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Unformatted text preview: r case is impossible,
m
m
since Pjj = pj and thus Pjj = p1 j → 0.
1
Ruling out these two trivial cases, we have p0 > 0 and p1 < 1 − p0 . In this case, state 0
is recurrent (i.e., it is a trapping state) and states 1, 2, . . . , are in a transient class. To see
this, note that P10 = p0 > 0, so F11 (∞) ≤ 1 − p0 < 1, which means by deﬁnition that state
1 is transient. All states i > 1 communicate with state 1, so by Theorem 5.1.1, all states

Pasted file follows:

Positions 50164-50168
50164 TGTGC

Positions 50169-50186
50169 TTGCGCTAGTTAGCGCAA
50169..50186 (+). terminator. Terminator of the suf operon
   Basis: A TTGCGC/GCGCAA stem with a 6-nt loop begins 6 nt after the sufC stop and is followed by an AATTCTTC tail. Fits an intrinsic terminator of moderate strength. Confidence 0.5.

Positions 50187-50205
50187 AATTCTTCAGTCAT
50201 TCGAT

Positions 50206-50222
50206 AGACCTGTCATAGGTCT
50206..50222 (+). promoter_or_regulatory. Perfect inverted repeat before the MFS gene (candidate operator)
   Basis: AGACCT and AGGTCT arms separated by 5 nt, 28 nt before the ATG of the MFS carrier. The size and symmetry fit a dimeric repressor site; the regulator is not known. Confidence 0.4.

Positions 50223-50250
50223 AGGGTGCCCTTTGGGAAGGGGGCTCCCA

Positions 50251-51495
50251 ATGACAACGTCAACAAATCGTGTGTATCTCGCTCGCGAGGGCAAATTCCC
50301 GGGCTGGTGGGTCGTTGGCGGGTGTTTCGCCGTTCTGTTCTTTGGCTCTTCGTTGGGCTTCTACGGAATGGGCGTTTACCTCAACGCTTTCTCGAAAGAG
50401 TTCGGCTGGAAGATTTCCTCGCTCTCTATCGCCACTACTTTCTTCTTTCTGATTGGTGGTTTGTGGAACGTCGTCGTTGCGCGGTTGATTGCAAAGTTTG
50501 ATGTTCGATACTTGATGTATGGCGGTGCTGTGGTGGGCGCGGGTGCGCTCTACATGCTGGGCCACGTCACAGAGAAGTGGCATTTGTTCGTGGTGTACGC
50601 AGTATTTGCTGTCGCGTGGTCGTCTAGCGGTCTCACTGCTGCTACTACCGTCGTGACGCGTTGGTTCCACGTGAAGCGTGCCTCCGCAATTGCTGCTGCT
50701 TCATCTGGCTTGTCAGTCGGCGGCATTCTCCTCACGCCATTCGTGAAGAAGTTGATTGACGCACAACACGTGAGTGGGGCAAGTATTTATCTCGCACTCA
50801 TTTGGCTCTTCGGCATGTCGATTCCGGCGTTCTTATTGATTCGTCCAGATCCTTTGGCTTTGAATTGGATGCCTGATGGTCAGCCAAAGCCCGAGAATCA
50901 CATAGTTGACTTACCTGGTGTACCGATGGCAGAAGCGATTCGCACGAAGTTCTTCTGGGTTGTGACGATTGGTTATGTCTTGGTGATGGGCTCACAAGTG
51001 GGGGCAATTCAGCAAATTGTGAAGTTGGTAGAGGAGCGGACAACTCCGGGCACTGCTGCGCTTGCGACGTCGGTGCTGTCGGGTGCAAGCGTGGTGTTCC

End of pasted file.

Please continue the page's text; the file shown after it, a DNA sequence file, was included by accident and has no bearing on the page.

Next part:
j ≥ 1 are transient. Thus one can argue that the process has ‘no place to go’ other than 0
or ∞.
The following ugly analysis makes this precise. Note from Lemma 5.1.1 part 4 that
�
lim
Pjtj = ∞.
�
t→∞ n≤t Since this sum is nondecreasing in t, the limit must exist and the limit must be ﬁnite This
means that
�
lim
Pn = 0
n≥t j j
t→∞
�
�
n
�
n
Now we can write P1j = �≤n f1j Pjn−� , from which it can be seen that limt→∞ n≥t P1j =
j
0.
From this, we see that for every ﬁnite integer �,...
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This document was uploaded on 03/19/2014 for the course EECS 6.262 at MIT.
 Spring '11
 RobertGallager

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